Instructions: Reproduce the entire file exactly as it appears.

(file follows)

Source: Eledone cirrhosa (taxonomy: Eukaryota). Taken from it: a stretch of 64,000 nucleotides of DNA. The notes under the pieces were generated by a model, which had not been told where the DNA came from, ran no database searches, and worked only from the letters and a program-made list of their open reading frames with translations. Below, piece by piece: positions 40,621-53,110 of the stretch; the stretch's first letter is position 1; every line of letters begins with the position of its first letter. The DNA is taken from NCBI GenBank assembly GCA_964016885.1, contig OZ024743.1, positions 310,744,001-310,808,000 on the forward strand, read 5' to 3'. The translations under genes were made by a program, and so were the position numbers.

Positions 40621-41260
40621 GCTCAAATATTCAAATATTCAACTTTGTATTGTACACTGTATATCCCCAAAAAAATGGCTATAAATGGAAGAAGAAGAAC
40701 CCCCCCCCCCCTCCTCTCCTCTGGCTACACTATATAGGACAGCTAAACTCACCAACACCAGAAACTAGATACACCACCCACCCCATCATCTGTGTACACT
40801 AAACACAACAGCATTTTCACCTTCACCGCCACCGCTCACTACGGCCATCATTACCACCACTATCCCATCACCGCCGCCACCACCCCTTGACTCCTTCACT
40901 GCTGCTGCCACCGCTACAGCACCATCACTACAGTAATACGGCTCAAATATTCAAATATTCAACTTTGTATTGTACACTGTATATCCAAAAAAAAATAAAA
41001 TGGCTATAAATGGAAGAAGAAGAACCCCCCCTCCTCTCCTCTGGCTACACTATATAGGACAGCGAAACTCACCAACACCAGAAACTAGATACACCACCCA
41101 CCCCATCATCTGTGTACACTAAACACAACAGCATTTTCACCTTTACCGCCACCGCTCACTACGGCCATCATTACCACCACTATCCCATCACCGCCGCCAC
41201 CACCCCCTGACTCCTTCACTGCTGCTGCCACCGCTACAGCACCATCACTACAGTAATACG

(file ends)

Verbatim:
Source: Eledone cirrhosa (taxonomy: Eukaryota). Taken from it: a stretch of 64,000 nucleotides of DNA. The notes under the pieces were generated by a model, which had not been told where the DNA came from, ran no database searches, and worked only from the letters and a program-made list of their open reading frames with translations. Below, piece by piece: positions 40,621-53,110 of the stretch; the stretch's first letter is position 1; every line of letters begins with the position of its first letter. The DNA is taken from NCBI GenBank assembly GCA_964016885.1, contig OZ024743.1, positions 310,744,001-310,808,000 on the forward strand, read 5' to 3'. The translations under genes were made by a program, and so were the position numbers.

Positions 40621-41260
40621 GCTCAAATATTCAAATATTCAACTTTGTATTGTACACTGTATATCCCCAAAAAAATGGCTATAAATGGAAGAAGAAGAAC
40701 CCCCCCCCCCCTCCTCTCCTCTGGCTACACTATATAGGACAGCTAAACTCACCAACACCAGAAACTAGATACACCACCCACCCCATCATCTGTGTACACT
40801 AAACACAACAGCATTTTCACCTTCACCGCCACCGCTCACTACGGCCATCATTACCACCACTATCCCATCACCGCCGCCACCACCCCTTGACTCCTTCACT
40901 GCTGCTGCCACCGCTACAGCACCATCACTACAGTAATACGGCTCAAATATTCAAATATTCAACTTTGTATTGTACACTGTATATCCAAAAAAAAATAAAA
41001 TGGCTATAAATGGAAGAAGAAGAACCCCCCCTCCTCTCCTCTGGCTACACTATATAGGACAGCGAAACTCACCAACACCAGAAACTAGATACACCACCCA
41101 CCCCATCATCTGTGTACACTAAACACAACAGCATTTTCACCTTTACCGCCACCGCTCACTACGGCCATCATTACCACCACTATCCCATCACCGCCGCCAC
41201 CACCCCCTGACTCCTTCACTGCTGCTGCCACCGCTACAGCACCATCACTACAGTAATACG